On December 21, 2017 Ronnie was out walking, Remington (1 year old daughter) Macy (chocolate lab). While on their walk, a pit bull came charging at them.
The aggressive pit bull viciously attacked Macy, grabbing her by the neck with it's teeth and not letting go. Ronnie fought to get the pit bull off Macy, the pit bull had a lock on her. The pit bull bit Ronnie's hand twice.
A witness stopped his car on the street to help Ronnie get the pit bull off Macy. They were finally able to get the dog off Macy, after several minutes of intense attack.
They're very lucky their infant daughter was not also attacked.
The Police Department and Animal Control were called out immediately. Macy suffered severe bites and was rushed to the Emergency Vet. They had to put her under anesthesia to have the huge bites sutured up. Macy was sent home on antibiotics and pain medicine.
On Tuesday, December 26th , Ronnie had to rush sweet Macy to the emergency vet again, large amounts of fluid started pouring out of a hole Macy's chest. The vet had to put her under again.
Today, December 28th, Ronnie had to take Macy to the vet again as she was not doing well, she is scheduled to have surgery again this afternoon. They will have to cut her open top to bottom and along her neck and spine, wash the areas out and put in drain tubes.
We are hoping and praying Macy can pull through all of this! Macy is the sweetest and most loving chocolate lab, she's a huge part of our family!
The pit bull's owners have accepted no responsibility for this attack, the pit bull was just running freely. Animal control placed the dog on a 10 day, in house probation....that's it!!!
Oklahoma dog attack laws need to be changed. If the dog had bit Ronnie or Remmington first then animal control could actually do something.
Please help Macy survive this brutal attack. Money raised will go towards:
-Macy's medical bills
UPDATE - JANUARY 2018
Macy is home today. She has a LONG road to recovery, hopefully this last surgery will begin the road to getting our Macy back!
Update from Ronnie last night
-The Dr called and said surgery was successful. The first culture came back negative for resistant bacteria. The area had pretty bad necrosis from the skin being torn away from the muscle/tendons (avulsions) that she cut out. She has a drain tube and will have to be drained every day or two depending on drainage. Waiting on second culture to come back Saturday or Monday.
GOFUNDME: Macy's Recovery
Created December 28, 2017
on behalf of Ronald Andrews
In most cases, a landlord will not be liable if a tenant’s dog attacks someone.
However, there are certain situations when a landlord can be held responsible if a tenant’s dog does cause harm. Please keep in mind that each state has different laws, so it is important to check locally to determine the exact rules that may apply to you.
“knew the dog was dangerous and could have had the dog removed; or
"harbored" or "kept" the tenant's dog—that is, cared for or had some control over the dog.”
1. Knew the Dog Was Dangerous:
In short, if a landlord had knowledge that a dog posed a real threat to others, the landlord could be held liable.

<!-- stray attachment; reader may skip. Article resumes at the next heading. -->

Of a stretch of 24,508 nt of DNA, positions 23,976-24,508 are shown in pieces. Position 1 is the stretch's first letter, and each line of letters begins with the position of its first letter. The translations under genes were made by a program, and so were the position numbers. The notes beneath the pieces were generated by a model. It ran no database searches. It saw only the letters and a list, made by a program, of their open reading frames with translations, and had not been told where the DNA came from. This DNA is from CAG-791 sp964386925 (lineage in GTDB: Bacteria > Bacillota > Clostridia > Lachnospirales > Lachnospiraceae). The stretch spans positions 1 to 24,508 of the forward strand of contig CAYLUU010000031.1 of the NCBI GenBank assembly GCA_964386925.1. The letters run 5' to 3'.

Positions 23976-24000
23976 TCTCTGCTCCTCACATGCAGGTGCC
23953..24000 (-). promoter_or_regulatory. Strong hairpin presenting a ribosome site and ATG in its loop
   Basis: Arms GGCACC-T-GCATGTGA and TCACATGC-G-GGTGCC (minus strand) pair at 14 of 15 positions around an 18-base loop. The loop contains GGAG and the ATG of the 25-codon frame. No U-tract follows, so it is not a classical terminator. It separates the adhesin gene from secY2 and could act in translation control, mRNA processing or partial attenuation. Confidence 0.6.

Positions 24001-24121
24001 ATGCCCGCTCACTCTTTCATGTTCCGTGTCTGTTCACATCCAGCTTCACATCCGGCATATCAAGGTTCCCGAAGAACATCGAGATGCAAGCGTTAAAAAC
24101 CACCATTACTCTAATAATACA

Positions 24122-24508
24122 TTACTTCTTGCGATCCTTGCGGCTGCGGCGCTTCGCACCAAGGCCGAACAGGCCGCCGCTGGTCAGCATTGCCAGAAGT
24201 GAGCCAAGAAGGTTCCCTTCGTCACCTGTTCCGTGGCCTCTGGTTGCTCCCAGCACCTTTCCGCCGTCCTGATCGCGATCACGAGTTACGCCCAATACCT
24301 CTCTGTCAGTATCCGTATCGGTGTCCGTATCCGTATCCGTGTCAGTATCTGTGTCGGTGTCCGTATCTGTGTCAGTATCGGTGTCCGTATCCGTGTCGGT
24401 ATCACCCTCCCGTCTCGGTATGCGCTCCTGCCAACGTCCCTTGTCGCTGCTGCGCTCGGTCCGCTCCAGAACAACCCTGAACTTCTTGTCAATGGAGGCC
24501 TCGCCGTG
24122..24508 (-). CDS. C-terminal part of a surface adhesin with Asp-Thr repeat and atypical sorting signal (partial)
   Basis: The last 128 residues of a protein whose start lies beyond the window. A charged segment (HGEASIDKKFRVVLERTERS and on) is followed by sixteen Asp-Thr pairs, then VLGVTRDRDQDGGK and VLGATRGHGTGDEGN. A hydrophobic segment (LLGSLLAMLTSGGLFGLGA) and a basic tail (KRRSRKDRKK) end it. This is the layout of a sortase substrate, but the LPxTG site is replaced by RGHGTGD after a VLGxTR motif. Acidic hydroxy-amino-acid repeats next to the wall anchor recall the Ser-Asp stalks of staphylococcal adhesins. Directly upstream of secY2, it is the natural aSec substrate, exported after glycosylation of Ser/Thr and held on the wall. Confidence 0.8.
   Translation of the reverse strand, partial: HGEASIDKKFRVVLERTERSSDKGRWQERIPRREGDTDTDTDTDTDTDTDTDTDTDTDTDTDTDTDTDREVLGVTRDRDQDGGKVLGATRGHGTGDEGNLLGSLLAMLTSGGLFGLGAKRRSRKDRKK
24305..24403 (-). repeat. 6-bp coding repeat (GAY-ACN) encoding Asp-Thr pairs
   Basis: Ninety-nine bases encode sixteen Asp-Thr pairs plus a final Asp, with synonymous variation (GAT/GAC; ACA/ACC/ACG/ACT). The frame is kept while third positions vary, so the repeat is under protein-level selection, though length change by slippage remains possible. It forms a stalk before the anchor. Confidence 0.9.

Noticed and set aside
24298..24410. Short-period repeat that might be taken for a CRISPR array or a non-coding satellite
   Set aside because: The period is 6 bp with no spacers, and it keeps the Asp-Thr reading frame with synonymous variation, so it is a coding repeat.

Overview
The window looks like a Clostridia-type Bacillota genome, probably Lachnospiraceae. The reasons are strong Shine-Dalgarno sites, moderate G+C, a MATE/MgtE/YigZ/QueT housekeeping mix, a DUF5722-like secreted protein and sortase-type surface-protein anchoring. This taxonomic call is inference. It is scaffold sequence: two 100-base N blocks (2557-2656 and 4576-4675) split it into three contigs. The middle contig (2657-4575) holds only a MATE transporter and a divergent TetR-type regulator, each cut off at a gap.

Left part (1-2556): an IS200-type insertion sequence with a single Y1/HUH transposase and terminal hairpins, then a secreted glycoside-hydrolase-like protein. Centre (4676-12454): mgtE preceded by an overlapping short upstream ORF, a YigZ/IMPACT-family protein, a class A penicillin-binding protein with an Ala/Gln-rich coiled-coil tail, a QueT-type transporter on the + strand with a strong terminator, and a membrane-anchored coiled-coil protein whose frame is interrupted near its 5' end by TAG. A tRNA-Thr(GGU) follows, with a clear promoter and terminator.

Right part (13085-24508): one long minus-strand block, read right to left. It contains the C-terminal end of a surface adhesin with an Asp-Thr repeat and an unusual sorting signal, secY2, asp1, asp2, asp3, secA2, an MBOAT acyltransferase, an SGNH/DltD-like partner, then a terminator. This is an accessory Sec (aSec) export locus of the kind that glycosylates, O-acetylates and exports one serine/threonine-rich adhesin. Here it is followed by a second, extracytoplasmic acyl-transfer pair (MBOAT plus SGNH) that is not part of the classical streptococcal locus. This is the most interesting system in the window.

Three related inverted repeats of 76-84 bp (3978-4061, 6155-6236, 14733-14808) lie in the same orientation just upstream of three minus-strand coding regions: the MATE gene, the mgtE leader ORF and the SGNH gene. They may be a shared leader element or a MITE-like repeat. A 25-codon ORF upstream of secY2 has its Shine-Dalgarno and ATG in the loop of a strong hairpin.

For example: The dog had bitten or attacked someone and the landlord was aware of the attack. If the landlord chooses to allow the animal to remain on the property, knowing that it could be a threat to the safety of all tenants and anyone else who may come in contact with the animal, some states may consider partial blame for any future attack to fall on the landlord.
This liability is usually combined with the landlord’s ability to remove the animal.
2. Ability to Remove the Animal:
Unable to Remove the Animal:
Many states would not hold the landlord liable, even if the landlord knew an animal was dangerous, if the landlord was unable to legally remove the animal. If you have attempted to remove the animal, but the court did not give you legal authority to do so based on state laws or based on your lease agreement, then you most likely would not be at fault for any future attacks. In this situation, however, you should alert all current and future tenants that there is a dangerous animal on premises and put up ‘beware of dog’ signs.
Able to Remove the Animal but Did Not:
In a situation where the landlord had knowledge that the animal was dangerous and had the ability to remove the animal, but chose not to, the landlord could be held liable if the dog injures someone.
For example: The tenant signed a pet agreement that stated if the dog displayed any vicious behavior, the tenant must get rid of the animal or must move-out with the animal. The dog bit someone. This would be considered vicious behavior. According to the pet agreement, the dog and/or tenant should no longer live in the property.
If the landlord did not follow through on this contract, and the dog bites another person, the landlord could be liable. In this case, the landlord knowingly and willingly allowed a dangerous animal that was a threat to others to continue to live in their property.
The theory is that, while the landlord does not own the dog, their negligence contributed to any future attack.
3. Harbored the Animal:
If the landlord cares for the dog as if he or she owns the dog, i.e. feeds the dog, takes it for walks, watches the dog while the owner is at work, then he or she will inherit the same liability as the dog’s actual owner if the dog injures someone. They become a de facto owner.